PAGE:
What activities can you use to teach empathy?  Happy Heart Kid has  an awesome box (affiliate) filled with four activities that will help your children develop this character trait. 

Empathy Box

Happy-Heart-Kid-Empathy-BoxThe empathy box comes with every supply needed for each activity along with instructions and questions you can use to talk with your kids.


We started with the story activity book.  First, we read a simple story about an elephant named Caleb who encountered a mean kid at the playground.  The story does not offer a solution for Caleb, but rather asks lots of questions to explore this topic with kids.

Not only do you start teaching your child what the word empathy means with this storybook, but you also find out how your child would react in such a situation.  My daughter told me the best thing to do would be to simply walk away.  

My daughter told me the best thing to do would be to simply walk away.  I have to agree, that’s probably how I would handle it too.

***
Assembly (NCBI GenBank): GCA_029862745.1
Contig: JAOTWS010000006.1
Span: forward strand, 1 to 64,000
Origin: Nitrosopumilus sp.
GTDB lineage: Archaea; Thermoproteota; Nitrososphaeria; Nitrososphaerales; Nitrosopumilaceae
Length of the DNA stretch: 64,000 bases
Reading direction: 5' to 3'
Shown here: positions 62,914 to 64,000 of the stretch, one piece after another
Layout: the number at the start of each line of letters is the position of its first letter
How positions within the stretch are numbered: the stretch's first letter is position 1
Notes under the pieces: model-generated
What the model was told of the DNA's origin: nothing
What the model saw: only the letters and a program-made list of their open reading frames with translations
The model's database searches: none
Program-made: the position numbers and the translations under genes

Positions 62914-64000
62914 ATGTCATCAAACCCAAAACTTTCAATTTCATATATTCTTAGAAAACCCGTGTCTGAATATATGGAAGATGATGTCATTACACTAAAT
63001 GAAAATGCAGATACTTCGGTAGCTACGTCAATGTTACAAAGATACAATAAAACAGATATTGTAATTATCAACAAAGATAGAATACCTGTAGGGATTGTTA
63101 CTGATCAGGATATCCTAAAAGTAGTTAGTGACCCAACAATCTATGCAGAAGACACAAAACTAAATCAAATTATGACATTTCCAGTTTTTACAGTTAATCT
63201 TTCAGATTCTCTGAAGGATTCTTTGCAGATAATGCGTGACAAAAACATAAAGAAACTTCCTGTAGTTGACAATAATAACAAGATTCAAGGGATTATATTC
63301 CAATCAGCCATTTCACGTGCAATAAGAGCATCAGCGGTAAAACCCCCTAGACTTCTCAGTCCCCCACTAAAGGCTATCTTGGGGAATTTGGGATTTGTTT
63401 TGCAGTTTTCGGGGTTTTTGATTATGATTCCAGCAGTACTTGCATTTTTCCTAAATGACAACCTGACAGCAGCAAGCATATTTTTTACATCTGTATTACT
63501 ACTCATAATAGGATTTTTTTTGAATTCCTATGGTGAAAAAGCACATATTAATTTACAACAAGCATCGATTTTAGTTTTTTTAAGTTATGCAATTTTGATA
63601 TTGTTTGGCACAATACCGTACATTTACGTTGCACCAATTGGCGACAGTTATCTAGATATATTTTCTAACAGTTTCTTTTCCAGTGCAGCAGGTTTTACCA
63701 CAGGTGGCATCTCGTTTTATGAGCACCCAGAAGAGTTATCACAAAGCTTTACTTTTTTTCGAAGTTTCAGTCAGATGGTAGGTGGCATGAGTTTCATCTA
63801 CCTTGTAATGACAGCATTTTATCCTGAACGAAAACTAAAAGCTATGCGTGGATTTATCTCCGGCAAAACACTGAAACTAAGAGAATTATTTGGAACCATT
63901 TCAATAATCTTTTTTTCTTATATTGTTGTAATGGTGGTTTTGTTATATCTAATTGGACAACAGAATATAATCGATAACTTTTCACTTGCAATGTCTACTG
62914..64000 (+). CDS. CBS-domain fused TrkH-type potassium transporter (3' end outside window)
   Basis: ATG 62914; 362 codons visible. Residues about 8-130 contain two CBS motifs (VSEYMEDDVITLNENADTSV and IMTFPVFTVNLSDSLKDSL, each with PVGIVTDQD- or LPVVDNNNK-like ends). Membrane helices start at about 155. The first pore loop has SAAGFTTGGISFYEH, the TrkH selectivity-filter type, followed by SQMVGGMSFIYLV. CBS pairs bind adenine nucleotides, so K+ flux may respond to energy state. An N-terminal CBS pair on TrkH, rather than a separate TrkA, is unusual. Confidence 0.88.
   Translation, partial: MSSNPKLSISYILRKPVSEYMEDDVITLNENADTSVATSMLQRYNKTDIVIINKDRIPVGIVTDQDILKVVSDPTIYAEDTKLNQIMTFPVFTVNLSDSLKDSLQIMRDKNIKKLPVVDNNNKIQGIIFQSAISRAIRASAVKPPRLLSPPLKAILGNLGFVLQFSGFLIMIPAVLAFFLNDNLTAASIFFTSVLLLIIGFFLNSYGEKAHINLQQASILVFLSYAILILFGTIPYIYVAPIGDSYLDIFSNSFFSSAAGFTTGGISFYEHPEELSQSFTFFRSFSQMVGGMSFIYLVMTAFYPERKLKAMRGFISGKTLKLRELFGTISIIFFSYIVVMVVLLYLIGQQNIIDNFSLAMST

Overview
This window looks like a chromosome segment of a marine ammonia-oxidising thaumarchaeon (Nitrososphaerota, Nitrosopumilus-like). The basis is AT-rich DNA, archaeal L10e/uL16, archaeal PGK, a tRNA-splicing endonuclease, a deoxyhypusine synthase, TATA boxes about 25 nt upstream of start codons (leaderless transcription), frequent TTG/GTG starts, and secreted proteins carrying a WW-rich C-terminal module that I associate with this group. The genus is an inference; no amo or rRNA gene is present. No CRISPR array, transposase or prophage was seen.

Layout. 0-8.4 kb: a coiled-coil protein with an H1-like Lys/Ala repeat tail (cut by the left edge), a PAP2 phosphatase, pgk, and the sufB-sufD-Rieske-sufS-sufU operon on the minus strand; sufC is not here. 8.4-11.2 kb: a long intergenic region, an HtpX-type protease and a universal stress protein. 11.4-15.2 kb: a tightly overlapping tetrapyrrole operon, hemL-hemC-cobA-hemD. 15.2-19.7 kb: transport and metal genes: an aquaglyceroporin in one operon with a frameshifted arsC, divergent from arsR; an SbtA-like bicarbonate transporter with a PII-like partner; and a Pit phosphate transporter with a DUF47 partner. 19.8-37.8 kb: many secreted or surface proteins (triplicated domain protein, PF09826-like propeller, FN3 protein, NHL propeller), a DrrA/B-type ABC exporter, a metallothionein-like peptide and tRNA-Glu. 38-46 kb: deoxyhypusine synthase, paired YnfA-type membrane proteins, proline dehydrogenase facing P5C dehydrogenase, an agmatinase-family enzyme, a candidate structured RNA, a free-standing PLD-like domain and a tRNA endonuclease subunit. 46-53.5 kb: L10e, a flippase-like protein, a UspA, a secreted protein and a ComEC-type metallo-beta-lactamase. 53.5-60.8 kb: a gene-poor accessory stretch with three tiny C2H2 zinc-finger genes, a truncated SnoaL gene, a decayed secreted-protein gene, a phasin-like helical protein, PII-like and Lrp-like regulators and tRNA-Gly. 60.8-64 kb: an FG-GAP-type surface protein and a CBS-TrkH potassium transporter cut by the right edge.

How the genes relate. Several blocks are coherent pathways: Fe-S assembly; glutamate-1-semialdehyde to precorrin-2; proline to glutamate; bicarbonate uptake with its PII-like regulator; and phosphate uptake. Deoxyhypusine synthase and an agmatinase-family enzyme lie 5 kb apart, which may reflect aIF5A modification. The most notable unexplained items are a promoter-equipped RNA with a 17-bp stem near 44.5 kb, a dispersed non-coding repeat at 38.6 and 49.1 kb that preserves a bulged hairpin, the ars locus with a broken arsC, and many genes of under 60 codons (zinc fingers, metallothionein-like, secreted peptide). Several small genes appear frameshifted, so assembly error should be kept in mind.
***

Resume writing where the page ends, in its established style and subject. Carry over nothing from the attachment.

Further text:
Learning what Empathy Means

Like all people, kids do not learn a word if only exposed to it once.  They need multiple interactions to fully grasp its meaning.  

That means my husband and I need to use the word a lot – something that is easy to forget.

The second activity in the Happy Heart Kid Empathy box (affiliate) is designing a magnet for the refrigerator.  This magnet now serves as a helpful reminder for all of us to use the word “empathy.”  


My daughter loves all art projects.  She really enjoyed putting her personal artistic touch on the magnet. 

Recognizing Facial Expressions